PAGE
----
When I was born I weighed a pound and a half. As a preemie who had both retinas detach, I was lucky to be able to see, not to mention be alive.
My parents had me baptized in the hospital because there was such a high risk that I could die, and for the rest of my childhood they told everyone that I was a miracle baby. But while they thanked God for my recovery, I learned to thank the ability of good doctors.
What these doctors didn't tell my parents was how hard my life might be after I survived. Or if they did, my parents never mentioned it. In kindergarten I was held back because my fine motor skills were delayed and I had difficulties doing things like cutting paper with scissors. In elementary school I was slow at tying my shoes, had trouble holding a pencil, and couldn't do simple math problems or tell time. Yet, I continued to move up grades, had a high reading level and was good at track and field. I even got honours throughout all of junior high while I hung out with the straight-A students.
But when I hit high school everything changed.
My parents often complained that I was 'demanding' and 'needy.' At the same time, they were over-controlling and even babying, doing things for me instead of teaching me how to do them myself. Because my parents would get frustrated and yell at me when they were trying to help with my homework, I learned to stop asking for help. Instead I started drinking and smoking weed in an attempt to run away my issues. On one occasion a teacher asked me if I had plagiarized a paper, I guess because it was too well-written for a kid who had noticeably just smoked a bowl at lunch.
I understand now that my parents did the best they knew how with the resources they had, but because I didn't receive the care I needed my progress became even more delayed. I became accustomed to pretending my way through life. I nodded my head while I pretended to understand teachers, guessed on exams that I studied hours for and felt stupid every time I failed to retain information. Then came my first experiences getting fired during my high school jobs because I couldn't figure out how to fold a T-shirt properly or because I lost money while working as a cashier. And because I felt so different from others, I spent most of my time avoiding people like I was Cady in the bathroom stall of Mean Girls.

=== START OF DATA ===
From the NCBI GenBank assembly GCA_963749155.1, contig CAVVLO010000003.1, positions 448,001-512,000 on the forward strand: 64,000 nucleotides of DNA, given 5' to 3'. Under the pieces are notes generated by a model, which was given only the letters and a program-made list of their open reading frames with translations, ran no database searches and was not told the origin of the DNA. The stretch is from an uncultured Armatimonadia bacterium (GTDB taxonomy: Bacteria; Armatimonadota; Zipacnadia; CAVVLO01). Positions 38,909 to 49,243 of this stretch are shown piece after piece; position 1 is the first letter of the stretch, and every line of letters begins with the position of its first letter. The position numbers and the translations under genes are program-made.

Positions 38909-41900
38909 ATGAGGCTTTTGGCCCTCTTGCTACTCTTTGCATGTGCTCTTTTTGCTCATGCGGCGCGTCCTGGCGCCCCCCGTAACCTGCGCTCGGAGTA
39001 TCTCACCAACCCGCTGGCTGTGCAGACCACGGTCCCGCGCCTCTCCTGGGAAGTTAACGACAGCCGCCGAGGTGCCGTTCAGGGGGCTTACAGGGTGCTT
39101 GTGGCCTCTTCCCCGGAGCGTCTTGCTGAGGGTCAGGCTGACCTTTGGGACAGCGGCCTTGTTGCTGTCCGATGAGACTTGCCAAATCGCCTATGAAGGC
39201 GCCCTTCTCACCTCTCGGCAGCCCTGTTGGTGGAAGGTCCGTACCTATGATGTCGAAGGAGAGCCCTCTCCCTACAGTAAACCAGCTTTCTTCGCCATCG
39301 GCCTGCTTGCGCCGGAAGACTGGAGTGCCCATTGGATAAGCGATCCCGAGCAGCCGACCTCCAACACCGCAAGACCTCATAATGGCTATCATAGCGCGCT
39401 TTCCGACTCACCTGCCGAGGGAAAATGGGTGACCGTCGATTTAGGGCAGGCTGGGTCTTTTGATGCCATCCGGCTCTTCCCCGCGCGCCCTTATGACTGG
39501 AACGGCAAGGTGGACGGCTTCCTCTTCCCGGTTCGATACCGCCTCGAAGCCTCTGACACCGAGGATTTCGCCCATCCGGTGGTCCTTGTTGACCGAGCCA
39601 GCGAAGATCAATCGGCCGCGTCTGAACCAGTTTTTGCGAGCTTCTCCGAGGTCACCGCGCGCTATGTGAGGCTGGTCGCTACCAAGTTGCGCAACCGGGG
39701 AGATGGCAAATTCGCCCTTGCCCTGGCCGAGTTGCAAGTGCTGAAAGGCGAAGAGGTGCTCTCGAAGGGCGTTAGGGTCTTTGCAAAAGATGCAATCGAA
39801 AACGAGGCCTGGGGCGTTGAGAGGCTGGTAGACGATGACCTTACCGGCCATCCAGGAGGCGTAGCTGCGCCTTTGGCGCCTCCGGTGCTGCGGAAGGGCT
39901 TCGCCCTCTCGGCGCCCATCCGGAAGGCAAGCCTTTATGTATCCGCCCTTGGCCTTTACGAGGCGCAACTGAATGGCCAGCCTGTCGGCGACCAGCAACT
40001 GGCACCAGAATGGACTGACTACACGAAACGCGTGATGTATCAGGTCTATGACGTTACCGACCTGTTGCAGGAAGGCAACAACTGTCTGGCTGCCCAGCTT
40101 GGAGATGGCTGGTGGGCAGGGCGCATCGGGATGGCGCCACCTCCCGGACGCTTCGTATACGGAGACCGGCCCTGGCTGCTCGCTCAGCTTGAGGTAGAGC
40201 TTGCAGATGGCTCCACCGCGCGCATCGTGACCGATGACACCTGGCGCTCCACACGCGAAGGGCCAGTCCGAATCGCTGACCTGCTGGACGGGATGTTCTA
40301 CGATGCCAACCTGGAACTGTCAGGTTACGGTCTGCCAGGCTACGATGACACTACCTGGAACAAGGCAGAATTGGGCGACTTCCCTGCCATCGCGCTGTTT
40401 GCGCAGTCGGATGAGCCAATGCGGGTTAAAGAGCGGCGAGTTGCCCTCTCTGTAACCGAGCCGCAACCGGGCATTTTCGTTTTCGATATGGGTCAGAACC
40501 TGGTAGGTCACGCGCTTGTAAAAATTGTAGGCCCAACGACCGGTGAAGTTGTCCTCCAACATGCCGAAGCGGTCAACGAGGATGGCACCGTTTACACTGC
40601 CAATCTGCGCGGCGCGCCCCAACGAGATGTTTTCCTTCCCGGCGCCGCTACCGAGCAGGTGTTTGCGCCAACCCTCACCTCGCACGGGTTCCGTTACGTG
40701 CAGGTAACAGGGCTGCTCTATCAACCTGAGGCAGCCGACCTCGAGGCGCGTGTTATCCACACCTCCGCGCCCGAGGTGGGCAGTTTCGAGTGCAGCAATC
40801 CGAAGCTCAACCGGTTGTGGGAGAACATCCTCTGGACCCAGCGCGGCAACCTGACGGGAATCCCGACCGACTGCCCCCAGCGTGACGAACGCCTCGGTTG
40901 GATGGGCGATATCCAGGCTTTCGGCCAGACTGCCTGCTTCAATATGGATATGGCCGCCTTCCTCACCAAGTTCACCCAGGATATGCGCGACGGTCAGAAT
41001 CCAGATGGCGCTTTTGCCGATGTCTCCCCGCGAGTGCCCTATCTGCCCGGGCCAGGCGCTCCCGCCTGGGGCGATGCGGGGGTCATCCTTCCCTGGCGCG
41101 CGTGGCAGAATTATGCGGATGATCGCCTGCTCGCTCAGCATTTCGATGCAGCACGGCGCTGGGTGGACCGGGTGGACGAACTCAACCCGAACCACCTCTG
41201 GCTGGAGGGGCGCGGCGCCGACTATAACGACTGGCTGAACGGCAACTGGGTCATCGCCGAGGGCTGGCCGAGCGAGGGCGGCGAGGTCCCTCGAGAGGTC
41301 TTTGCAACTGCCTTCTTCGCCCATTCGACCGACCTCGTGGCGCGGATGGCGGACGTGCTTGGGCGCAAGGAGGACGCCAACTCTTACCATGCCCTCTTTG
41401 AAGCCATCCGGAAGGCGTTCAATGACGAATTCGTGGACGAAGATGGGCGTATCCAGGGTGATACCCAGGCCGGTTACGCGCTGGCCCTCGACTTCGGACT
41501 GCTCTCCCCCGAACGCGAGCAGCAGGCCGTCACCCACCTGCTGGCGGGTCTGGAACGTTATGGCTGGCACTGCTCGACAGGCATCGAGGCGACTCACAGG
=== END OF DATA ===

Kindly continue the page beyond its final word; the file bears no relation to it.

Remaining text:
Somehow I graduated high school, and when I went on to a writing program in university I thought I would finally excel. But while I got A's on my papers, I didn't do well in my exams and failed some of my courses. I chalked this up to the stress of not being able to hold down a job because I was continuously told I was 'too slow' and 'not picking things up fast enough.'
But I still didn't think I had a disability. I concentrated on the mental health issues that surfaced in my early 20s, and soon I dropped out of school to take care of myself. As I continued my struggle to work after getting off student loans, I began the tiring, hoop-jumping process of going on welfare.
By this time I had started my magazine and began freelance writing, and although we were volunteer run and I worked mostly from my bed, friends and family assumed because I was able to do that I should be able to hold down a job. Best friends who I had thought were supportive pushed me to keep applying for positions that I knew would let me go within months or even weeks. They dismissed my constant losses as 'not trying hard enough.' But despite telling them that they needed to accept me for how I was, I was still learning to accept myself as well. Not only did I feel guilty for being on welfare, but it barely covered my rent and food. No matter how embarrassing it was every time I was let go, I still desperately wanted to be able to support myself.